I caught up with Liberal MP Rob Oliphant today to talk about his roundtable on veterans' issues during the Liberals' three-week "working" prorogation. (I wasn't able to catch up with him last week, as he was doing a week of French immersion in Quebec). Oliphant also mentioned that he's asked to be taken off the Public Safety committee in order to focus more on his critic portfolio, but he's also been asked to take on a bigger role in terms of multicultural issues within the party.
Q: How did your Veteran’s roundtable go a couple weeks ago?
A: It was great – January 28th. We had a very large crowd, which I was really glad about. We had about 40 MPs there, plus Senators, and then another 70 or 80 veterans and representatives of veterans’ organisations. Two basic panel discussions – one on the implementation of the New Veterans’ Charter, and the other on Post-Traumatic Stress Disorder, and then [Senator] Romeo Dallaire gave a keynote address on both issues, on the issues of modern veterans and on our need for more investments and understanding of PTSD.
Q: What’s it like having a figure like Romeo Dallaire in your caucus, and being able to access him for these kinds of issues?
A: He’s fantastic. He’s a mentor to me now, when I need to understand something about the Department of National Defence, about a veterans’ experience, about the culture of the military, as well as the culture of the post-military experience. He’s extremely generous in his availability to me; he’s direct – he’s a general. He has strong opinions that are every word is worthwhile – he doesn’t waste words. He’s interesting. And he’s a hero. And I find it quite invigorating having him in our caucus.
It was a very emotional day. There were a lot of tears in the room that day from the stories. My style is to come at a policy issue from a very human element, and to start with the person and the story, and move to policy as opposed to starting with policy ideas and seeing how it affects the people. Everything about the day was starting with individuals and their stories, and their experiences of the system, war, PTSD, frustration with the bureaucracy, with red tape – all that stuff. That’s the way I start with an issue, and that of course affects people. I had many members of caucus approach me afterwards, very clearly moved by what happened. Stories they had not heard, or had read about but became a much more real experience for them.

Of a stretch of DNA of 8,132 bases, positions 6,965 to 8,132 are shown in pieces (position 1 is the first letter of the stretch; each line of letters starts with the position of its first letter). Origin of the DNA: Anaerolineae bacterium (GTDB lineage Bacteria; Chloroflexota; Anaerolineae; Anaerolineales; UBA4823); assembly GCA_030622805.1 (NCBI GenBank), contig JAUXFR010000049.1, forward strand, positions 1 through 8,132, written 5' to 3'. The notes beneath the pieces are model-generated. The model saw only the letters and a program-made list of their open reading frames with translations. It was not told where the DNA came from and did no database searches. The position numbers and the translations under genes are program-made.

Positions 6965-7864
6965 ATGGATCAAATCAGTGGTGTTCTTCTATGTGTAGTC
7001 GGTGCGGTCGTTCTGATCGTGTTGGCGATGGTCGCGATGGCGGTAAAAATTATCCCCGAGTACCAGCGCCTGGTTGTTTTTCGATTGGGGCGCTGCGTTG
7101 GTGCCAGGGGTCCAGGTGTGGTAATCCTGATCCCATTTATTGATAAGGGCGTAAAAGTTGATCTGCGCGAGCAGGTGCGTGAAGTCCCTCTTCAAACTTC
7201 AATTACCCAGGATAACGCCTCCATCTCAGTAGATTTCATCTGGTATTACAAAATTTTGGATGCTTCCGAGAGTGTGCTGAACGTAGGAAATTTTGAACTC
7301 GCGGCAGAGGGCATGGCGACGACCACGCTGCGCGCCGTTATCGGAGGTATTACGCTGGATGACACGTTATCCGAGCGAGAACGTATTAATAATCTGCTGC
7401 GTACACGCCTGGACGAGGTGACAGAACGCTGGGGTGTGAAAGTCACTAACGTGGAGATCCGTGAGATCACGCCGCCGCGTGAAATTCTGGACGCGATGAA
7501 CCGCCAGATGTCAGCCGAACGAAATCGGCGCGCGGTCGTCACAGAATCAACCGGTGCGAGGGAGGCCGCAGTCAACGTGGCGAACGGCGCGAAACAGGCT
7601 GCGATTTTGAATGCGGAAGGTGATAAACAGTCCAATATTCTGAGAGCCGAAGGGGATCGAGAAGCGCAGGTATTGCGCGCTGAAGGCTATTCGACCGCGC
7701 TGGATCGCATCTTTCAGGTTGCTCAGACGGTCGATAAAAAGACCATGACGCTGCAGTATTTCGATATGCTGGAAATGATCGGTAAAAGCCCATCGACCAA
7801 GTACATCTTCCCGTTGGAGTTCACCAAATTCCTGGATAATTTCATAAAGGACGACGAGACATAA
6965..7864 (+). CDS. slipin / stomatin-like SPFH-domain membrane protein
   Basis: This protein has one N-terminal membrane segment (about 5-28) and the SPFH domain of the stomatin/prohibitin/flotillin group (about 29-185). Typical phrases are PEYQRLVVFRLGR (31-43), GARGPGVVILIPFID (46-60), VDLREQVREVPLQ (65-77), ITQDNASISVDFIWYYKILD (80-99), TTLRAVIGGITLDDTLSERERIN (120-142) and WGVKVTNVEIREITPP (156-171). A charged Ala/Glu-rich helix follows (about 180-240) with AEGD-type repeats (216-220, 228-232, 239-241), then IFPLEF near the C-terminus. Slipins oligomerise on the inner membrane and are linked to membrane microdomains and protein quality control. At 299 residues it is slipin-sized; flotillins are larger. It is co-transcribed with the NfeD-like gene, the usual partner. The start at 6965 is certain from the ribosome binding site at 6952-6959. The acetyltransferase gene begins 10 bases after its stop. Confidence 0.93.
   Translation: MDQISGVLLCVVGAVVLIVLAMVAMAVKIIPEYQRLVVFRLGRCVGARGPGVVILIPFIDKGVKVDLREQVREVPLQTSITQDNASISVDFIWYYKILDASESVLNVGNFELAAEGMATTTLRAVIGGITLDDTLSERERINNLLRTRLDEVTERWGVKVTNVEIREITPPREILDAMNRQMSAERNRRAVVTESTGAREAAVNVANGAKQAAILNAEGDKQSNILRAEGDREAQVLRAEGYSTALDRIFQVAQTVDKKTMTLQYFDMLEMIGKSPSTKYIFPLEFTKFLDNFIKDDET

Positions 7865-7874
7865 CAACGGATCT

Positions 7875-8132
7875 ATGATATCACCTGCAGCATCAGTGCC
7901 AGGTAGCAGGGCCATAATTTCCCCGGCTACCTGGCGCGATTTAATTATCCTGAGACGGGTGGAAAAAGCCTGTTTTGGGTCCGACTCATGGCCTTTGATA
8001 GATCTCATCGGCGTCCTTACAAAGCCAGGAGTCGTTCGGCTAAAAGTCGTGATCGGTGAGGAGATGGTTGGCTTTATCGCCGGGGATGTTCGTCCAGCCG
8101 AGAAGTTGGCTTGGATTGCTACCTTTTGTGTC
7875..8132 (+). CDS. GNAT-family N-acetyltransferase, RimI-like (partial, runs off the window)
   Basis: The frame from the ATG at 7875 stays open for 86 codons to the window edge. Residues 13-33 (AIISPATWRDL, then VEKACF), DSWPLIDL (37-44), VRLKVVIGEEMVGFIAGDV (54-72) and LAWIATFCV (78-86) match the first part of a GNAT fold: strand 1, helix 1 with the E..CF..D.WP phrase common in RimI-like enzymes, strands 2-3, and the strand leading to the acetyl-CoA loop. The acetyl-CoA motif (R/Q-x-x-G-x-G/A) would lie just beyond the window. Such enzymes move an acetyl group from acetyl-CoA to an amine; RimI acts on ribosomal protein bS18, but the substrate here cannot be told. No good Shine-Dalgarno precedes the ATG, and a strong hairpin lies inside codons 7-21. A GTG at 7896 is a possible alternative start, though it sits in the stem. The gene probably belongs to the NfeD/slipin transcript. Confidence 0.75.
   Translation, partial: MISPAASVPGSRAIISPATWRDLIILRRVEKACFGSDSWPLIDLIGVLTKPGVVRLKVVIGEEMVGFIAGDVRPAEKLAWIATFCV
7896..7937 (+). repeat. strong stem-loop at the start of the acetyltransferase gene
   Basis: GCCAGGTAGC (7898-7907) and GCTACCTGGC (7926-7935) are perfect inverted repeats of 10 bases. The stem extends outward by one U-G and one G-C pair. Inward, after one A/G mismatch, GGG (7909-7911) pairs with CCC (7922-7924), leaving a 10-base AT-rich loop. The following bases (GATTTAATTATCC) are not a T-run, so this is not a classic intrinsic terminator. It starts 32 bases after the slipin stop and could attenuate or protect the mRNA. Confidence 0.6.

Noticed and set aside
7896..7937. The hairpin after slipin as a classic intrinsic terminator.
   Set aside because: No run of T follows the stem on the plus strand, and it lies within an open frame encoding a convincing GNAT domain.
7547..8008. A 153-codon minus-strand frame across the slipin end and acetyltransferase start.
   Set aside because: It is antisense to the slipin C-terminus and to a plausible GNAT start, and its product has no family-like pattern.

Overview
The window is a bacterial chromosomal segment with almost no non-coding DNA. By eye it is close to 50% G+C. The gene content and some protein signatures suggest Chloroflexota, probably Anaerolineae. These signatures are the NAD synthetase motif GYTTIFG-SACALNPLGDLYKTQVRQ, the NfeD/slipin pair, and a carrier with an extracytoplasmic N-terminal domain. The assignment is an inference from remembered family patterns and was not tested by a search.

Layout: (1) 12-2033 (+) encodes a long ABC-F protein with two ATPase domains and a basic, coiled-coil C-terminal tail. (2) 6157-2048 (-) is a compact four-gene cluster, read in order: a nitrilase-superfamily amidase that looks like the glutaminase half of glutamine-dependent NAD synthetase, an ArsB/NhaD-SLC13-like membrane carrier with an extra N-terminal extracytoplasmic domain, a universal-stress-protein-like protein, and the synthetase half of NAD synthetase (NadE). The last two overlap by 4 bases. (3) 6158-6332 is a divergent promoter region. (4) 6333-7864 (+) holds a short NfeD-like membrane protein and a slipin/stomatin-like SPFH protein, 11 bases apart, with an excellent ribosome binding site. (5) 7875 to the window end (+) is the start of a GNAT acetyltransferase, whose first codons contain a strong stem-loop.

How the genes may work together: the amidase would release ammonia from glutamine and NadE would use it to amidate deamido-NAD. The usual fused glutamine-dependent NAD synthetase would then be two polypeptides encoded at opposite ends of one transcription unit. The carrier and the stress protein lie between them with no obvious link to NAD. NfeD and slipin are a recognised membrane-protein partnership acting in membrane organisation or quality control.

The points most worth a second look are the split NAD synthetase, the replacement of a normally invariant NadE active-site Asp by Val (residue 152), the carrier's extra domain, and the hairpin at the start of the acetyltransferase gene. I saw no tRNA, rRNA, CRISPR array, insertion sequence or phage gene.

Since then, I was in Montreal last week and I went to an event held by the Veterans’ Ombudsman, and it was interesting that I encountered some of the same people who had been at my event, and in one speech they were referring to January 28th as being a “landmark day,” and this was at a public gathering. And I though “Oh, isn’t that incidental – that was the day of my roundtable,” and then I realised they were talking about my roundtable as being a landmark day in the veterans’ movement, in understanding the changes we need to make to helping our veterans. So I was pretty proud of that, that if I can keep that discussion going, it’ll be very good.
Q: Over the Gallery newsfeed this morning, Senator Downe has asked the Auditor General to look at the New Veterans’ Charter – can you tell me what that’s about?
A: I can’t because I just read it at the same time you did. Senator Percy Downe is on the Senate Veteran Affairs Committee, and they have been examining the New Veterans Charter, as has the House of Commons Standing Committee. Both committees have been looking at it. I have not followed it probably as closely as I should have, the Senate committee’s work, but I saw that release go out, and immediately have asked my staff to dig into what particular issues he wants the Auditor General to look at.